Good Genes

Munster hurling pedigree helping Fitzgerald thrive for Ireland under 20s

The father of the try-scoring winger enjoyed his own underage success.

IT’S IN THE genes for Munster and Ireland under 20s star Stephen Fitzgerald.

The winger will start his fourth under 20 international tomorrow night when Nigel Carolan’s ‘Wolfpuppies’ aim to finish the campaign on a high against Scotland.

The Limerick flier’s family is rightly proud, but they’re able to take it in their stride too. For the Fitzgeralds have pedigree in the underage arena.

Ardscoil Ris' Stephen Fitzgerald celebrates at the final whistle Stephen Fitzgerald celebrates reaching the Munster Schools Cup final with Ardscoil Ris. James Crombie / INPHO James Crombie / INPHO / INPHO

Stephen’s father, John, is a minor All-Ireland winning hurler for the Treaty County while his brother Conor this week unfortunately emulated his feat of helping Ardscoil Ris to a Munster Schools Cup final, only to be foiled by local rivals Crescent.

“So sport has always been heavily involved for our family and my other brother plays hurling too. My mam loves all sport as well,” Fitzgerald says with a smile.

Conor Fitzgerald celebrates after kicking a penalty to win the game Conor Fitzgerald congratulated after kicking a late winner in the semi-final against PBC. Ryan Byrne / INPHO Ryan Byrne / INPHO / INPHO

School days are drifting off into the past though, thanks to Fitzgerald’s fast progress. In the summer, he was handed a Munster jersey for a pre-season friendly. As the nerves jangled he looked around, expecting experienced pros to be nonplussed by the moment, but instead found the ever-ready Donncha O’Callaghan shouting words of encouragement.

“It was kind of surreal, because I was just out of school and focusing on playing for Munster 20s that year. Then, the couple of injuries, after the Sevens I was called in and it was an incredible day to be involved in.

“I remember before the match I had never been so nervous in my life. I supported Munster all my life and it would have been a dream to ever put on the jersey.

“In the dressing room before, [O'Callaghan] was really getting his voice across. You would think somebody with that experience he wouldn’t really care about a couple of A matches. but when he comes down to young lads it seems like he nearly enjoys himself more – even joining in with the craic with us and everything.  He just seems like a guy who loves what he’s doing. Obviously that would rub off on everyone.”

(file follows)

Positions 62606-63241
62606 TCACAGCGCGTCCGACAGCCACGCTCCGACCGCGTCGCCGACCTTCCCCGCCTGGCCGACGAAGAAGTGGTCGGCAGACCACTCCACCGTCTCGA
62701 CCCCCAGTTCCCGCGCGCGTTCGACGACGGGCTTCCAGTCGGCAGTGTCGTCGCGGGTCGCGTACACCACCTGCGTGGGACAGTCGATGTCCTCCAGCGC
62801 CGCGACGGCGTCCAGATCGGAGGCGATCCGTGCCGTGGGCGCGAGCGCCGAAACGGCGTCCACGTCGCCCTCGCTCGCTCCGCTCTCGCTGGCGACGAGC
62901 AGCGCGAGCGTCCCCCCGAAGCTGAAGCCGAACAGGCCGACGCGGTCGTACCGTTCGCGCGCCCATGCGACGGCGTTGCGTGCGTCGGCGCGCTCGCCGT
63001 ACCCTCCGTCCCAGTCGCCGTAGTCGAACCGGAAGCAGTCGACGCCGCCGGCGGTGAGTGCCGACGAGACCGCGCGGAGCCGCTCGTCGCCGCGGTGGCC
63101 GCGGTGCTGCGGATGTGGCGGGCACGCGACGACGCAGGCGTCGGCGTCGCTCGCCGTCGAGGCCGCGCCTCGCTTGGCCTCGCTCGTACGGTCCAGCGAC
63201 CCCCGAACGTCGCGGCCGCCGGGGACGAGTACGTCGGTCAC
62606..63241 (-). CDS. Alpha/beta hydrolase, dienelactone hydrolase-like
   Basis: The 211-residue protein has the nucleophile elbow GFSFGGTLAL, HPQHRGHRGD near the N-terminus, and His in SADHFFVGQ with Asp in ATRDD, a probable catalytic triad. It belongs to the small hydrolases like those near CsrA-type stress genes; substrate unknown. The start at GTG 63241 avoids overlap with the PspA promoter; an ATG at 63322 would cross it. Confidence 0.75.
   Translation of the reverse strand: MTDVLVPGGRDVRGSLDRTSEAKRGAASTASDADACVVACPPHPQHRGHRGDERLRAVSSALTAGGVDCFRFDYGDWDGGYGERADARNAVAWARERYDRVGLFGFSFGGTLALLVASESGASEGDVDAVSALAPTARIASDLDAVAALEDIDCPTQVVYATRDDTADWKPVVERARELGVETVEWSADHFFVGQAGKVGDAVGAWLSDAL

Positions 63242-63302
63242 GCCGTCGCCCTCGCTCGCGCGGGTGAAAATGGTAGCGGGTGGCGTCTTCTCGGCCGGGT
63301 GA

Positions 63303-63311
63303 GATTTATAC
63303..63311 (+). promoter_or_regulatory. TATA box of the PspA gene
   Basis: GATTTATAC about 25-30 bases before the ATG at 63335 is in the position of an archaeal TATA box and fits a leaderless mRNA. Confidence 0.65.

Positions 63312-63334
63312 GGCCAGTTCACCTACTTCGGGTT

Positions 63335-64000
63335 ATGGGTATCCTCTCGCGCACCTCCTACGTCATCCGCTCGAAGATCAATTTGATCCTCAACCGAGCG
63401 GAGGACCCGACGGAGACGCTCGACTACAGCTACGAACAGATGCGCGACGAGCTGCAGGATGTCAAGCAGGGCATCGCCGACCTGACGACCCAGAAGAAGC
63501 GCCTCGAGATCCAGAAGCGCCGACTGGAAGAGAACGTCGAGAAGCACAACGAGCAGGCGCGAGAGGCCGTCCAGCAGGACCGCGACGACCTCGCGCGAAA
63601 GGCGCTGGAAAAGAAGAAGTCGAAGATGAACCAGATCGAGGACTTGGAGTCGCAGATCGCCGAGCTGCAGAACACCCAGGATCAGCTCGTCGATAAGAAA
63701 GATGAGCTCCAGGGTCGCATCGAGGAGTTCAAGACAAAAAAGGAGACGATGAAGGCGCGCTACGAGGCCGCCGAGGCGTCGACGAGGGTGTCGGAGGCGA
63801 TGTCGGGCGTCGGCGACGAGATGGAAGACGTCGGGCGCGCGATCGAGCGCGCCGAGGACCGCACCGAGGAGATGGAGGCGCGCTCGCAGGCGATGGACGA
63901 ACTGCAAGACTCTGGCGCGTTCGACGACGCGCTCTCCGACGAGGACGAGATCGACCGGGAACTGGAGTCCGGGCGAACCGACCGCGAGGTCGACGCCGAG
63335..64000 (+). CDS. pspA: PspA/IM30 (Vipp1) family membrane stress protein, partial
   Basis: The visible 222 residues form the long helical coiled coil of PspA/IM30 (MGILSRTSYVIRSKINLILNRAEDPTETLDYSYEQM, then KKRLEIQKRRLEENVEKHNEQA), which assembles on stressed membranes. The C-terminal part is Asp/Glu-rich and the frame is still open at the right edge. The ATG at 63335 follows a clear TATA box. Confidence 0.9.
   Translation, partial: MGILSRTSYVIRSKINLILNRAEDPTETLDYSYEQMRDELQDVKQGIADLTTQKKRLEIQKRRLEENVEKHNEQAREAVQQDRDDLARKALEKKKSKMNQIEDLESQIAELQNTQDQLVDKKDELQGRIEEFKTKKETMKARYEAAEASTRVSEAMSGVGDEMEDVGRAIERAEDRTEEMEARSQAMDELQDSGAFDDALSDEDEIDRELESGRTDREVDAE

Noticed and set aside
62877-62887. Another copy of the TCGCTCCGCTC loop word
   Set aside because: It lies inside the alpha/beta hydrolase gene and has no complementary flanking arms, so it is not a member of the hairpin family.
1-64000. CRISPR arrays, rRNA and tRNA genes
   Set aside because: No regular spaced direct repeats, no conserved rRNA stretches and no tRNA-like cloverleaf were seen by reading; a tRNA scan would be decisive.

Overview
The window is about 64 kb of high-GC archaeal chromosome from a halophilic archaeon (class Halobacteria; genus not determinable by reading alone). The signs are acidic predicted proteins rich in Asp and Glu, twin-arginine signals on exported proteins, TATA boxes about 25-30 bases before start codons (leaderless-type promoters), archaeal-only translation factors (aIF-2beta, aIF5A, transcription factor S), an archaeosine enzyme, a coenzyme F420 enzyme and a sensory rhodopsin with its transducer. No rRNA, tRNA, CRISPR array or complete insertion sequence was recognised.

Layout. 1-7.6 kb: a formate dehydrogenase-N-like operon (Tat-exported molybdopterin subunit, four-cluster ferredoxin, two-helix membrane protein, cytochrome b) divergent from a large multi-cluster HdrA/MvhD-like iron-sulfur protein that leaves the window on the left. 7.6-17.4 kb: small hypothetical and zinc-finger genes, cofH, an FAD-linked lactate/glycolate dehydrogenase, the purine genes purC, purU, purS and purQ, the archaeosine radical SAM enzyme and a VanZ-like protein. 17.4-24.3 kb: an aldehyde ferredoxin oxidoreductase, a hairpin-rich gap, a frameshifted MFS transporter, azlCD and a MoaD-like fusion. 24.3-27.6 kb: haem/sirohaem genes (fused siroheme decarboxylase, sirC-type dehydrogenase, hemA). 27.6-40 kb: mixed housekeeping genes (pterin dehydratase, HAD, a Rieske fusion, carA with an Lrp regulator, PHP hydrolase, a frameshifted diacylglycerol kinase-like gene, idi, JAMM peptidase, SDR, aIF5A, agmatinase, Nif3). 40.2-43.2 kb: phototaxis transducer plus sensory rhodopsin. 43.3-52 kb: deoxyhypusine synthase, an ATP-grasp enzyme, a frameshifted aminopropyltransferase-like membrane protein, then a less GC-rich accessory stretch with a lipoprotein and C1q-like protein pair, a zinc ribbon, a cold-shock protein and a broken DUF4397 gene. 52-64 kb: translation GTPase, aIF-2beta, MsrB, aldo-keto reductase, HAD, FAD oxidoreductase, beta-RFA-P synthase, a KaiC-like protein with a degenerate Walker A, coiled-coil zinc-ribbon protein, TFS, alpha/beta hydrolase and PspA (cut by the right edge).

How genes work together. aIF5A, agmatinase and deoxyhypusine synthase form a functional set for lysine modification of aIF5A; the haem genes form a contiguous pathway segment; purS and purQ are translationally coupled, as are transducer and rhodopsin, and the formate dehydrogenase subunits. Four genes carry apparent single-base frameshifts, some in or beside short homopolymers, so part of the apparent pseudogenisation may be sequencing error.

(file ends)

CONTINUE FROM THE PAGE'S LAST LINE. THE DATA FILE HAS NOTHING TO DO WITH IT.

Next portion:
Stephen Fitzgerald scores their first try Ryan Byrne / INPHO Ryan Byrne / INPHO / INPHO

At 19, Fitzgerald can’t help but let that enthusiasm shine through, even when bringing up the only dip in his international career to date; a dropped cross-field kick, against England of all people, live on RTE. Yet when Fitzgerald explains himself, the easy criticisms from the hurlers in the ditch start to ring hollow.

“I saw one of the English players [George Perkins] coming across me and I just wanted to try and get through him and stay on the floor. I didn’t want to go up in the air, because I thought if I did somebody would tackle me [off balance] and drive me back. At the last second when I was going up for it the light kind of got in my eye-line. Unfortunately I knocked it on. I got a lot of stick about it.”

He adds: “The pace of international rugby is something I’ve never experienced before. Especially in that English match on the 4g pitch, at times you’d barely even be breathing. You want to get off and lie down on the floor for a few minutes.”

Unlike the senior men and women, the under 20s do not have a title to compete for in Scotland this weekend. What they do have, is an opportunity to lay down a marker against Scotland, an opponent they will face in this summer’s Junior World Cup. From here on in to the world stage, Carolan’s squad will aim to rediscover the free-flowing style that brought such a thrilling victory over France.

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